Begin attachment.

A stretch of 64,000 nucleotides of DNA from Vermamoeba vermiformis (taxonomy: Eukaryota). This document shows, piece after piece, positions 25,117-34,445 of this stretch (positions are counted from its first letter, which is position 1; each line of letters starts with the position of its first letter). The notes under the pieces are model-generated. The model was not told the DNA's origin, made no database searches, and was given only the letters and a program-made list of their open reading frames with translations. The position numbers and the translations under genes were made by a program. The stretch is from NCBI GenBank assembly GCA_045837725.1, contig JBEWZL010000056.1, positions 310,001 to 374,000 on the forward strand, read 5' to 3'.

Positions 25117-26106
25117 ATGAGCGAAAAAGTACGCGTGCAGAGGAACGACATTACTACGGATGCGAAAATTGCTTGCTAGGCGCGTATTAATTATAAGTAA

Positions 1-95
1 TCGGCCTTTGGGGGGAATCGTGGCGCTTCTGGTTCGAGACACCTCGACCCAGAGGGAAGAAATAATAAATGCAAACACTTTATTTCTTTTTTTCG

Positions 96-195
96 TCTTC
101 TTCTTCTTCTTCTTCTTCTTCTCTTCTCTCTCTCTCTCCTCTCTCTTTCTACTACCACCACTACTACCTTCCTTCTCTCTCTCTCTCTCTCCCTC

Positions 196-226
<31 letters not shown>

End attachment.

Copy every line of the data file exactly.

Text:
A stretch of 64,000 nucleotides of DNA from Vermamoeba vermiformis (taxonomy: Eukaryota). This document shows, piece after piece, positions 25,117-34,445 of this stretch (positions are counted from its first letter, which is position 1; each line of letters starts with the position of its first letter). The notes under the pieces are model-generated. The model was not told the DNA's origin, made no database searches, and was given only the letters and a program-made list of their open reading frames with translations. The position numbers and the translations under genes were made by a program. The stretch is from NCBI GenBank assembly GCA_045837725.1, contig JBEWZL010000056.1, positions 310,001 to 374,000 on the forward strand, read 5' to 3'.

Positions 25117-26106
25117 ATGAGCGAAAAAGTACGCGTGCAGAGGAACGACATTACTACGGATGCGAAAATTGCTTGCTAGGCGCGTATTAATTATAAGTAA

Positions 1-95
1 TCGGCCTTTGGGGGGAATCGTGGCGCTTCTGGTTCGAGACACCTCGACCCAGAGGGAAGAAATAATAAATGCAAACACTTTATTTCTTTTTTTCG

Positions 96-195
96 TCTTC
101 TTCTTCTTCTTCTTCTTCTTCTCTTCTCTCTCTCTCTCCTCTCTCTTTCTACTACCACCACTACTACCTTCCTTCTCTCTCTCTCTCTCTCCCTC

Positions 196-226
<31 letters not shown>